I've heard the following exchange between two characters, where B agrees to do something dangerous that she previously was dead-set against but chooses to do so now of her own volition:
B:「構いません…」 <pauses for a couple of seconds, then looks even more decided>
If it were just simple emphasis, B could just have repeated the first form with two different vocal/facial expressions, but the fact that there are two distinct forms of 構う makes me think that there's a fundamental subtext that I'm missing, other than one being a more "polite" form. Can someone enlighten me?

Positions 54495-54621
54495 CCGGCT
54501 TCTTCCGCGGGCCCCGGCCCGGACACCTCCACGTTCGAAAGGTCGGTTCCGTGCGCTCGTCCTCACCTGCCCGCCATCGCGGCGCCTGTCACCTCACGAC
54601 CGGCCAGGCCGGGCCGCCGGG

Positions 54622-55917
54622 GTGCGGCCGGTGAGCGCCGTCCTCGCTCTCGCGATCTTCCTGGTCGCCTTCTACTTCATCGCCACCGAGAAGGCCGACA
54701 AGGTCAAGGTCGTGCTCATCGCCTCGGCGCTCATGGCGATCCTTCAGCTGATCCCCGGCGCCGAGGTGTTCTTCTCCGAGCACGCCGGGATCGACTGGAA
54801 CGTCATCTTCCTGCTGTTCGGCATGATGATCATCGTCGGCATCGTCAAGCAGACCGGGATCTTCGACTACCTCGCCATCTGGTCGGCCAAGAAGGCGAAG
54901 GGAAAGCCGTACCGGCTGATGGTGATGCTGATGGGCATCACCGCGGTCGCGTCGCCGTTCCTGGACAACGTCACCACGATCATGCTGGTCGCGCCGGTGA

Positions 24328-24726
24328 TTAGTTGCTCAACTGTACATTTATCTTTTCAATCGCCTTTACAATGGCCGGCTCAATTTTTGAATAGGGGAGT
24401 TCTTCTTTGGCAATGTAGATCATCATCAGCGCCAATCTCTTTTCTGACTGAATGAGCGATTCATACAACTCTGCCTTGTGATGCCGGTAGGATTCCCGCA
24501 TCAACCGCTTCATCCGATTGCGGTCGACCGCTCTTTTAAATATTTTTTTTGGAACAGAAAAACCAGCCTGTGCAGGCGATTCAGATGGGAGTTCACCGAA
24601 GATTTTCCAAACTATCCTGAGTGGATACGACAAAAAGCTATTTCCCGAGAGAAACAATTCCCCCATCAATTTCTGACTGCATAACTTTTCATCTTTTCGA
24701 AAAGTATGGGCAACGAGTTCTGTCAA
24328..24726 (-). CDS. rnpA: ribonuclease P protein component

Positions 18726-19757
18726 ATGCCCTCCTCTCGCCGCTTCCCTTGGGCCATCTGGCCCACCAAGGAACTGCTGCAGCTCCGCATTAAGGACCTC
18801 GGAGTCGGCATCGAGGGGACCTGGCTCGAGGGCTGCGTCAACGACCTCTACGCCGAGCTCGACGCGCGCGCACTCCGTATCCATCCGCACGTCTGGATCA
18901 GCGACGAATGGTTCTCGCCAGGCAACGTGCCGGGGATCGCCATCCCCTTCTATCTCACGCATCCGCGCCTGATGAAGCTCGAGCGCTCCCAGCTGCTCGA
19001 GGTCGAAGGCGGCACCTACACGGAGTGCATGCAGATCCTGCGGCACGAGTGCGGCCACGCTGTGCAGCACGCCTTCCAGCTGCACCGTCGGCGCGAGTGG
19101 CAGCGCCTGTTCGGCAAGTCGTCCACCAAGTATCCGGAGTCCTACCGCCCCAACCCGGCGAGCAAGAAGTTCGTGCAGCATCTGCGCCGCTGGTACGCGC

EDIT: Added some more context, though I'm not sure how much is enough. B is ヴィヴィ, and A is マツモト, from Episode 3 of ヴィヴィ -フローライトアイズソング-, around 7:45 (hopefully the timestamp is consistent between streaming platforms).
She generally uses a respectful tone, is very mindful of others, and almost always uses polite forms e.g. 〜ます, as well as expressions like させて頂きます / auxilliary verbs like おります that I associate with polite speech (is that 敬語?). The switch to a less formal expression is very sudden and coincides with a big decision on her part.